Reconstructions of paleoceanography and ice retreat based on benthic foraminifera, stable isotopes and sedimentological investigations from the northwestern Barents Sea south of Nordaustlandet, Svalbard
ForfatterEilertsen, Vårin Trælvik
One gracity core NP05–11–49GC was retrieved from a 320 m water depth in the central part of Erik Eriksen Strait, south of Nordaustlandet, northwestern Barents Sea. The core was investigated for benthic foraminiferal distribution patterns, stable isotopes and sedimentological parameters in order to reconstruct the Late Weichselian deglaciation and Holocene paleoenvironment and paleoceanography of the Erik Eriksen Strait. Two additional cores, NP05–11–84GC2 from southwestern Erik Eriksen Strait and NP05–11–51GC2 from the southern head of the Kvitøya Trough, were investigated for sedimentological parameters. The results show that the deglaciation of the Erik Eriksen Strait and Kvitøya Trough was rapid and commenced at 14 100 cal. yr BP. This resulted in the deposition of loose diamicts due to heavy rainout of IRD from released icebergs of the retreating Svalbard-Barents Sea Ice Sheet (SBIS). Continued melting of the SBIS during the Bølling– Allerød interstadials between 14 100 and 12 700 cal. yr BP occurred through the release of sediment-laden meltwater plumes resulting in deposition of laminated sediments. Harsh glaciomarine conditions with increased sea ice cover characterized the Younger Dryas cooling (12 700 –11 950 cal. yr BP). Occasional ice rafting shows that the Erik Eriksen Strait also experienced periods with seasonally open waters during the cooling. The transition to the Early Holocene warming happened in two steps between 11 960 – 11 290 and 11 020 – 10 750 cal yr. BP, interrupted by the Pre-Boreal Oscillation. The glacio-isostatically suppressed sea floor caused an over-deepening of the area and a deeper paleo sea level. Strong inflow of subsurface Atlantic water caused an amelioration of the environmental conditions and very high biological activity. A relatively cool Early Holocene Climatic Optimum characterized the foraminiferal fauna of the Erik Eriksen Strait, which reflected that the east-west climatic gradient observed today also existed in the Early Holocene. An abrupt cooling, along with a decrease of salinity showed a weakening of the Atlantic water inflow at 8300 cal. yr BP until 7600 cal. yr BP. Thereafter, a deterioration of the environment occurred with a stronger dominance of Arctic waters and increased ice rafting. The study show that the high isostatically rebound of the area have affected the inflow of Atlantic water to the northwestern Barents Sea corner and must be considered when reconstructing the areas paleooceanography. The data from Erik Eriksen Strait generally display regional changes that are correlative with studies from the Svalbard-Barents Sea area. It suggests that an east-west climatic gradient, similar to today, existed between eastern and western Svalbard in the Early Holocene.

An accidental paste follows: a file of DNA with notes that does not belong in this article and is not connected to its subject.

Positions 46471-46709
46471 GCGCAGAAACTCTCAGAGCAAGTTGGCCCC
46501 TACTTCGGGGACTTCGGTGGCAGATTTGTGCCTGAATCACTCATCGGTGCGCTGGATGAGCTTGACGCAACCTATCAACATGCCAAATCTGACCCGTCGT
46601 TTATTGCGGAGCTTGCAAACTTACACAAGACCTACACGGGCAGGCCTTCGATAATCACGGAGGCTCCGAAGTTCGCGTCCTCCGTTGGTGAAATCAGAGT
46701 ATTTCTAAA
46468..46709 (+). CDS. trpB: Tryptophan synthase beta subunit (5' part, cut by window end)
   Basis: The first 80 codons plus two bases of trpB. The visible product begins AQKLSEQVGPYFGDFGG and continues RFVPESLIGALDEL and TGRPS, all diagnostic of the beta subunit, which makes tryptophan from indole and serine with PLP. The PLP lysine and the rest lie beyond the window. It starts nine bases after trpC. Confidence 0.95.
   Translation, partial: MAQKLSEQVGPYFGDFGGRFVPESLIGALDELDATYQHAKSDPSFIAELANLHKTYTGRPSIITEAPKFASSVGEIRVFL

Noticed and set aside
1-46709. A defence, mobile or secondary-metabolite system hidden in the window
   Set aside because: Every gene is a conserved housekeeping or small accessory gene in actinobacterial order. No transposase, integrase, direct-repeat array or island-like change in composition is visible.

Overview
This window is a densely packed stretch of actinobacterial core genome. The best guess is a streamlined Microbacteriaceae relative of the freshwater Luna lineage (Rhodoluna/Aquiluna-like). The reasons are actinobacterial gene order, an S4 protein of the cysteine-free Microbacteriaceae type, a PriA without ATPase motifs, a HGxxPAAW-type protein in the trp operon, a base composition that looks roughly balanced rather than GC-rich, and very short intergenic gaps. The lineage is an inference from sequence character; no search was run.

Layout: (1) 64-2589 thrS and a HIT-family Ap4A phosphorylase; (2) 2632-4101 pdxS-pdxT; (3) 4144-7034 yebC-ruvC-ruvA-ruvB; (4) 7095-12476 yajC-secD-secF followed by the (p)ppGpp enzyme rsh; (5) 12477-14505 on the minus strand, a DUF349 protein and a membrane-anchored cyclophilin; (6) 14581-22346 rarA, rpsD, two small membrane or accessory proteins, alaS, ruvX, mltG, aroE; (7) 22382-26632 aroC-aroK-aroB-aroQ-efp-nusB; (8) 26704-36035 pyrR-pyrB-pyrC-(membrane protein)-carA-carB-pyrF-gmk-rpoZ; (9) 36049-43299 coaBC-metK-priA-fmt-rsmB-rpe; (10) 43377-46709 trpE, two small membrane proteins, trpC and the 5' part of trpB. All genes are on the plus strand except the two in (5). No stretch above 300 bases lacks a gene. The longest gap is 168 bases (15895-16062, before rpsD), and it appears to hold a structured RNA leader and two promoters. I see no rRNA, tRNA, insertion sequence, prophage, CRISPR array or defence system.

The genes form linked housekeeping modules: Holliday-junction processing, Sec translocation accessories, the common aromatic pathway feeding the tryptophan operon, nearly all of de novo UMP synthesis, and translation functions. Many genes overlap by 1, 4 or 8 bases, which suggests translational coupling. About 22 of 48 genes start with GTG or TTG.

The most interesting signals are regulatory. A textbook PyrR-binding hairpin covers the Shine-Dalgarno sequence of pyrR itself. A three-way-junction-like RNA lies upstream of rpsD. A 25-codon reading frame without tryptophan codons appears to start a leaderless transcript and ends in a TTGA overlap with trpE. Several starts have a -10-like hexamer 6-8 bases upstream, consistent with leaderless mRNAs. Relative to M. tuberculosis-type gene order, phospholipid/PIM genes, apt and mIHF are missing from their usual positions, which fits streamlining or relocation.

ForlagUiT Norges arktiske universitet
UiT The Arctic University of Norway
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